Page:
Reclamation of Abandoned Shrimp Pond Soils in Southern Thailand for Cultivation of Mauritius Grass (Brachiaria mutica)

Reclamation of Abandoned Shrimp Pond Soils in Southern Thailand for Cultivation of Mauritius... A study on soil reclamation for cultivation of Mauritius grass was conducted on soils obtained from abandoned shrimp ponds at Ranote District, Songkhla Province, southern Thailand. A glass house experiment on the reclamation of the soils included desalination by leaching soils using various amounts of deionised water, rice husk, plant nutrients and gypsum as well as an omission pot trial experiment. The result showed that Mauritius grass survived in the treatment with ≥15 L of water, ≥2% of rice husk with gypsum added or ≥8% of rice husk without gypsum added. The yield of Mauritius grass increased with increases in the amounts of water for desalination and rice husk. Thus, the highest yield of grass with a height of 148.3 cm, 12.7 tillers/pot and dry weight of 46.43 g/pot was observed in the gypsum added treatment with the highest amount of water and rice husk (25 L of water and 8% by weight of rice husk). Therefore, salinity and unfavourable structure of the abandoned pond soils were major factors governing the survival ability and growth of the grass. The omission pot trial experiment revealed that growth of the grass responded to the application of P, Ca, Mg and S, though existing amounts of such plant nutrient elements in the soils were adequate for plant growth. The anomalous characteristics were probably explained by soil pH, salinity and imbalance of plant nutrient elements. http://www.deepdyve.com/assets/images/DeepDyve-Logo-lg.png Environmental Geochemistry and Health Springer Journals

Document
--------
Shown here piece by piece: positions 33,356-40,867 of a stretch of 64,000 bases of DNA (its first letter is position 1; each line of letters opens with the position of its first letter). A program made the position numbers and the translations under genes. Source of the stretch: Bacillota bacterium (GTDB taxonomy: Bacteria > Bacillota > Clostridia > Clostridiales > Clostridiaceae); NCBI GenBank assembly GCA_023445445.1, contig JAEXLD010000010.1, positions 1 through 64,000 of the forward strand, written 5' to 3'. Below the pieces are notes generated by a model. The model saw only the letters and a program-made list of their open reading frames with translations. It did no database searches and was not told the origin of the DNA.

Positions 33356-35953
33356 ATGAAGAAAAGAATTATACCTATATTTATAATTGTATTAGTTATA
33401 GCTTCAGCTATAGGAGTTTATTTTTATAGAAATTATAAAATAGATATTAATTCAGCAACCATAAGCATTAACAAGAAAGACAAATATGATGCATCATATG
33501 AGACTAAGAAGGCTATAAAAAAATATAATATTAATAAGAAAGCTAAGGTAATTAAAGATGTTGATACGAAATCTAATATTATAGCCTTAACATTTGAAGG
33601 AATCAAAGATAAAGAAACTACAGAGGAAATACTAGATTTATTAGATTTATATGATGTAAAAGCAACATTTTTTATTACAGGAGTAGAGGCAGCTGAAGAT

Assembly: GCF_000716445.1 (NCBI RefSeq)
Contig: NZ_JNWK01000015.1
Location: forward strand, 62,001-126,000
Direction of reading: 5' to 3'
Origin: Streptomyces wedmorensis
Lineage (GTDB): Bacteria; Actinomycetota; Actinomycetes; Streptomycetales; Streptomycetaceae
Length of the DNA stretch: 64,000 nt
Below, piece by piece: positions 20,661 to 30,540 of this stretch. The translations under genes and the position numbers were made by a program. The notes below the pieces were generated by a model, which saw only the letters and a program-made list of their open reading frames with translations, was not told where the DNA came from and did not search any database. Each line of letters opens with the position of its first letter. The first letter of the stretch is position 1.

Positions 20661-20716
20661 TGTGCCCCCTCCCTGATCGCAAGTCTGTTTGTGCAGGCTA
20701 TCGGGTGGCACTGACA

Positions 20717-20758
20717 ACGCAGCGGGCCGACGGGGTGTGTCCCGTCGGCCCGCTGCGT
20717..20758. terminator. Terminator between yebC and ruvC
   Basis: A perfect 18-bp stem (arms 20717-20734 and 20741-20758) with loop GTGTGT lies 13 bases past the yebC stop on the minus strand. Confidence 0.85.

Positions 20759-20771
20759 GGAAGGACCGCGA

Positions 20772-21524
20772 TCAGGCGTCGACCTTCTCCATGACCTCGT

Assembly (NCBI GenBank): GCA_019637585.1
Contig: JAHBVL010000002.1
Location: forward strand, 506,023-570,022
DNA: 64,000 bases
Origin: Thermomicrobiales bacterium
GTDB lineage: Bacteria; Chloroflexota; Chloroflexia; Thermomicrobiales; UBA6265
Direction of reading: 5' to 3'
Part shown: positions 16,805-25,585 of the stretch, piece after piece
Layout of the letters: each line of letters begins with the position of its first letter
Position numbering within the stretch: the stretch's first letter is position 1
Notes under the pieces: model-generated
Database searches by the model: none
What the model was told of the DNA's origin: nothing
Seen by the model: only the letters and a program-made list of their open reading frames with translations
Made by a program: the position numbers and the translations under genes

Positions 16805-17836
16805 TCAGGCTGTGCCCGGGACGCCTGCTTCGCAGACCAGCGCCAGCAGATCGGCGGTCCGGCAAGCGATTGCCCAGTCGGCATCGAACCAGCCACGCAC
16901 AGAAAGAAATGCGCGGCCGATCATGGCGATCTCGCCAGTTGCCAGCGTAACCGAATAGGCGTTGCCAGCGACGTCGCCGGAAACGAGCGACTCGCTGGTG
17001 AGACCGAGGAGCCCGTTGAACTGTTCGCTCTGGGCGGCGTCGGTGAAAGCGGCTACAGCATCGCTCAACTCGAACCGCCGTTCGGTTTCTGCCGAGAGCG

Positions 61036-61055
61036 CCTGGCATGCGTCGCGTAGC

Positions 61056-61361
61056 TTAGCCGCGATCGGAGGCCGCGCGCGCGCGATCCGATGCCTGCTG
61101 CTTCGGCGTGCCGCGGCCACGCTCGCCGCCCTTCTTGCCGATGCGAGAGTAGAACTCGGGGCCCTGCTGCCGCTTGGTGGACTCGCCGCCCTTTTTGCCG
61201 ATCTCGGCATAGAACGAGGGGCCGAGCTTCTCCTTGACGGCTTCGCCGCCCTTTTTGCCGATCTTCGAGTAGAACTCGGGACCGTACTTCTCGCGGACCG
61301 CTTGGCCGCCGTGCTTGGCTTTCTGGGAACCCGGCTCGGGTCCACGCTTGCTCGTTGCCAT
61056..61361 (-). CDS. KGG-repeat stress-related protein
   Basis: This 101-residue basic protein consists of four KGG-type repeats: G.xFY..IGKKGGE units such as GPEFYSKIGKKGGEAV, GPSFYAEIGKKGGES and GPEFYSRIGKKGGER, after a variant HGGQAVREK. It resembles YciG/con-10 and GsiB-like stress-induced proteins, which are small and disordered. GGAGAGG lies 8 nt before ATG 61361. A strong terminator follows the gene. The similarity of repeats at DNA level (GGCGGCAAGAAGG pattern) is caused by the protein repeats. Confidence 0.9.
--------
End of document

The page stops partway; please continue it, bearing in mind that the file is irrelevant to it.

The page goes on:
Reclamation of Abandoned Shrimp Pond Soils in Southern Thailand for Cultivation of Mauritius Grass (Brachiaria mutica)

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Publisher
Springer Journals
Copyright
Copyright © 2003 by Kluwer Academic Publishers
Subject
Environment; Environmental Health; Geochemistry; Terrestrial Pollution; Soil Science & Conservation; Environmental Chemistry; Public Health
ISSN
0269-4042
eISSN
1573-2983
DOI
10.1023/A:1024554025629
Publisher site
See Article on Publisher Site

Abstract

A study on soil reclamation for cultivation of Mauritius grass was conducted on soils obtained from abandoned shrimp ponds at Ranote District, Songkhla Province, southern Thailand. A glass house experiment on the reclamation of the soils included desalination by leaching soils using various amounts of deionised water, rice husk, plant nutrients and gypsum as well as an omission pot trial experiment. The result showed that Mauritius grass survived in the treatment with ≥15 L of water, ≥2% of rice husk with gypsum added or ≥8% of rice husk without gypsum added. The yield of Mauritius grass increased with increases in the amounts of water for desalination and rice husk. Thus, the highest yield of grass with a height of 148.3 cm, 12.7 tillers/pot and dry weight of 46.43 g/pot was observed in the gypsum added treatment with the highest amount of water and rice husk (25 L of water and 8% by weight of rice husk). Therefore, salinity and unfavourable structure of the abandoned pond soils were major factors governing the survival ability and growth of the grass. The omission pot trial experiment revealed that growth of the grass responded to the application of P, Ca, Mg and S, though existing amounts of such plant nutrient elements in the soils were adequate for plant growth. The anomalous characteristics were probably explained by soil pH, salinity and imbalance of plant nutrient elements.

Journal

Environmental Geochemistry and HealthSpringer Journals

Published: Oct 5, 2004

References

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